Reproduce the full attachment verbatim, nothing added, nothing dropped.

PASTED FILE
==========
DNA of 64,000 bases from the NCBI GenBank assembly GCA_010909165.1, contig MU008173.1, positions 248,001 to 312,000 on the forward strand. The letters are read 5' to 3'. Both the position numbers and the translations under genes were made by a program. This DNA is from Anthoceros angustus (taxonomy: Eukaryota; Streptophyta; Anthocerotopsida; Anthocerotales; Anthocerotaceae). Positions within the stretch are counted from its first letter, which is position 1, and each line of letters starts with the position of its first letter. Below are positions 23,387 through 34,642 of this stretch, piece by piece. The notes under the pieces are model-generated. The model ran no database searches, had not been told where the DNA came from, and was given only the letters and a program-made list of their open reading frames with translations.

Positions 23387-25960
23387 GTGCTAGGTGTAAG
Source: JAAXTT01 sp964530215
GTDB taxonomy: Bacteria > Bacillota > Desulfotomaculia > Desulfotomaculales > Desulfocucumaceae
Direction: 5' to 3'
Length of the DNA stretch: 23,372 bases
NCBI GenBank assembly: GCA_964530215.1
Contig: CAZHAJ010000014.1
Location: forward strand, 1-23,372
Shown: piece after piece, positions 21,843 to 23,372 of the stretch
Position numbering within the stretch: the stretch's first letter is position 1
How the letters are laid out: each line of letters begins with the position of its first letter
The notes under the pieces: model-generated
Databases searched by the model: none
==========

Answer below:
DNA of 64,000 bases from the NCBI GenBank assembly GCA_010909165.1, contig MU008173.1, positions 248,001 to 312,000 on the forward strand. The letters are read 5' to 3'. Both the position numbers and the translations under genes were made by a program. This DNA is from Anthoceros angustus (taxonomy: Eukaryota; Streptophyta; Anthocerotopsida; Anthocerotales; Anthocerotaceae). Positions within the stretch are counted from its first letter, which is position 1, and each line of letters starts with the position of its first letter. Below are positions 23,387 through 34,642 of this stretch, piece by piece. The notes under the pieces are model-generated. The model ran no database searches, had not been told where the DNA came from, and was given only the letters and a program-made list of their open reading frames with translations.

Positions 23387-25960
23387 GTGCTAGGTGTAAG
Source: JAAXTT01 sp964530215
GTDB taxonomy: Bacteria > Bacillota > Desulfotomaculia > Desulfotomaculales > Desulfocucumaceae
Direction: 5' to 3'
Length of the DNA stretch: 23,372 bases
NCBI GenBank assembly: GCA_964530215.1
Contig: CAZHAJ010000014.1
Location: forward strand, 1-23,372
Shown: piece after piece, positions 21,843 to 23,372 of the stretch
Position numbering within the stretch: the stretch's first letter is position 1
How the letters are laid out: each line of letters begins with the position of its first letter
The notes under the pieces: model-generated
Databases searched by the model: none